The Term ‘Middle-Class’ Is Losing Its Meaning as Stagnant Incomes Fail to Keep Up with the Rising Cost of Living
As much as current politicians discuss middle-class economics and political hopefuls aim to impress this group of Americans, the middle-class has actually been shrinking without so much as a tip of the hat from the same leaders who claim to be fighting for their best interests.
The reality is that being middle-class in America is a phrase that may soon need to be accompanied by air quotes or marked with an asterisk. Middle-class Americans remain stuck with stagnant incomes while the cost of living is on the rise, making their economic labels irrelevant when it comes to their quality of life.
The middle-class is a term that once evoked images of a comfortable family, perhaps in the suburbs. They don’t have an abundance of wealth but they have enough to make do. Some months may be harder than others in terms of finances but at the very least this family has a roof over their head, food on the table, clothes on their backs and can afford a reasonable amount of the luxuries life has to offer.
Recent research suggests that image of the middle-class is now outdated and inaccurate.
“In all 50 states, the percentage of ‘middle-class’ households—those making between 67 percent and 200 percent of the state’s median income—shrunk between 2000 and 2013,” the Pew Charitable Trust’s Stateline revealed.
America’s middle-class is no longer picking out family pets or affording a budget to redecorate their home.
Instead, they are struggling to simply make ends meet.
The Pew Charitable Trust’s research revealed that part of this change is coming from the lack of income increases amidst the evolution of a more expensive housing market.
“In most states, the growing percentage of households paying 30 percent (the federal standard for housing affordability) or more of their income on housing illustrates that it is increasingly difficult for many American families to make ends meet,” the analysis revealed.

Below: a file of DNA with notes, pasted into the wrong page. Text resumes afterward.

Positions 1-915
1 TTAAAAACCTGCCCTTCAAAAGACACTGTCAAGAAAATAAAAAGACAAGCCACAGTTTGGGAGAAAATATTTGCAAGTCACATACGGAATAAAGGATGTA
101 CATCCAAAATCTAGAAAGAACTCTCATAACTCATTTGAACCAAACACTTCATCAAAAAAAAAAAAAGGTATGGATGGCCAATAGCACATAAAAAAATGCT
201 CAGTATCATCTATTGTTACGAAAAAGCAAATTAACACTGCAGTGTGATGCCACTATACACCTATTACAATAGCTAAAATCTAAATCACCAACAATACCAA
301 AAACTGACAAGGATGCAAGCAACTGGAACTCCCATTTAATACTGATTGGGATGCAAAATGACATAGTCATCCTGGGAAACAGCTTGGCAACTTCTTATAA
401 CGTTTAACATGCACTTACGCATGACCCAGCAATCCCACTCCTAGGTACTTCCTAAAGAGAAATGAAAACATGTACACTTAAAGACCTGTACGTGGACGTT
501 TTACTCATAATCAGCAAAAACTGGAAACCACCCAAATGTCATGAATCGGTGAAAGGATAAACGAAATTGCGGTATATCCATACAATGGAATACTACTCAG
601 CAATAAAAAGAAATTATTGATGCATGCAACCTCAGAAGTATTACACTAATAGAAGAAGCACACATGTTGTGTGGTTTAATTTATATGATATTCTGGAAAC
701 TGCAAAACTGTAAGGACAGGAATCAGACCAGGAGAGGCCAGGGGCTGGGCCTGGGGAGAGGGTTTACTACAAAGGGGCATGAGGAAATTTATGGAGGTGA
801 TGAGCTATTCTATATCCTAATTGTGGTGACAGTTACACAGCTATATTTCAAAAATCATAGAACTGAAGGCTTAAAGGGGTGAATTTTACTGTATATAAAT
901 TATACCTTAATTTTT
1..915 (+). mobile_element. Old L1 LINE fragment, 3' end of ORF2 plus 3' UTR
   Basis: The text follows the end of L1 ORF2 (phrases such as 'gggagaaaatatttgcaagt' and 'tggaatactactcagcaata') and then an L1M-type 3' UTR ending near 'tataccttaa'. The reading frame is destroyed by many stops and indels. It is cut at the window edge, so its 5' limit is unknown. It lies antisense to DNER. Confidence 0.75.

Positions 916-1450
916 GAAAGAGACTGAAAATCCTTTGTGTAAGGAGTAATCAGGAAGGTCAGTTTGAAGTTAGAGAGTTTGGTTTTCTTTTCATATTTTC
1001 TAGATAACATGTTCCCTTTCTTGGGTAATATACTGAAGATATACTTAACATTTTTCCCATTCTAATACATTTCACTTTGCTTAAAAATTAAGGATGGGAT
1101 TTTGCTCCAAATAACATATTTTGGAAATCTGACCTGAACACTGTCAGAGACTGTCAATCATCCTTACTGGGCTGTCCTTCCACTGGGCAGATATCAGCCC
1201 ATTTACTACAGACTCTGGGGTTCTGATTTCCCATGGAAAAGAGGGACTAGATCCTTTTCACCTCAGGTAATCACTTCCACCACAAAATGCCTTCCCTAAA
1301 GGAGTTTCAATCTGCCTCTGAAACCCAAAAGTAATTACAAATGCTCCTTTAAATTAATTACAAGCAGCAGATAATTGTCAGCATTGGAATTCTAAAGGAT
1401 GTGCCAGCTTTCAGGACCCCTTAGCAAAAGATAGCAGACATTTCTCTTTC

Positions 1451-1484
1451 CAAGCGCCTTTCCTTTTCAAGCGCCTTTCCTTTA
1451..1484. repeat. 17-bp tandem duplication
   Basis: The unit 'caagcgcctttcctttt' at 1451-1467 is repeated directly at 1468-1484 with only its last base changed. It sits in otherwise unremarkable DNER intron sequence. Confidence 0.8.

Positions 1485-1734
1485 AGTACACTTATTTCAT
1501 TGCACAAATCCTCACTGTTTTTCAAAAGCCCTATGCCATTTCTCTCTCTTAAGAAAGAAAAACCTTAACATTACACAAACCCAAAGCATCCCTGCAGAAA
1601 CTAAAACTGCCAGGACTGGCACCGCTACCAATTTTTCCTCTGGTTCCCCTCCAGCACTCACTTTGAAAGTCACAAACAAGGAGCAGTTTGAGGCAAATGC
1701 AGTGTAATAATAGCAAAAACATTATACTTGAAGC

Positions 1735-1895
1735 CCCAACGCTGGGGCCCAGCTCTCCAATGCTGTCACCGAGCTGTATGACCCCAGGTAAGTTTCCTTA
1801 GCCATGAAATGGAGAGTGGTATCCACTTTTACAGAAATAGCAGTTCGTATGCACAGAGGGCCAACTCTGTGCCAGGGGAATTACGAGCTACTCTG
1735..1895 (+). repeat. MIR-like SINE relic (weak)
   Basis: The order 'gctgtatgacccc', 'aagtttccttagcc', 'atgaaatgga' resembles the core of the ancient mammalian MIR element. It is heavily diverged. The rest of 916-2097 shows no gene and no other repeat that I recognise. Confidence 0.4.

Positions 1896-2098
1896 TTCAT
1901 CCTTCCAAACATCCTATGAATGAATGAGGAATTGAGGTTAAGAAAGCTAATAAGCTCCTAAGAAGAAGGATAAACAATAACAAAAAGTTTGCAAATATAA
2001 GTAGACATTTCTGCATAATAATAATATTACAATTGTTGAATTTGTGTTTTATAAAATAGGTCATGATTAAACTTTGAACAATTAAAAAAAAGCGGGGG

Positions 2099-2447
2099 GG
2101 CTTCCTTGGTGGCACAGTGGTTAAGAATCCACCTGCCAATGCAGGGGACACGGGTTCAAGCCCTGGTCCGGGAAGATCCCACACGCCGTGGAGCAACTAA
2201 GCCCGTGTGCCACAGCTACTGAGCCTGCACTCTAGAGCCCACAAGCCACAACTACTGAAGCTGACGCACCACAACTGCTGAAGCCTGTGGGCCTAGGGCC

Michigan Daily’s Jesse Klein composed a column about the shrinking middle-class, explaining that while her income would classify her as a middle-class American, she wasn’t living the luxurious life many would assume.
“My family’s household income is $250,000 a year, but I promise you I am middle class,” she wrote.
It’s a concept the drives that point of “relative wealth,” Klein explains.
While her family’s income seems like a lot to some, it meant nothing in the heart of a city where a nice one-story home would cost most San Jose, California residents more than $1 million.
Home prices are increasing, food costs are going up, health care is becoming less affordable, child care has become a luxury, even gas prices are embarking on a steady climb once again.
Household incomes, however, aren’t seeing major shifts and changes.
This means middle-class families are struggling to afford the simple, comfortable lifestyles to which they were once accustomed. The American Dream to many has become a mirage.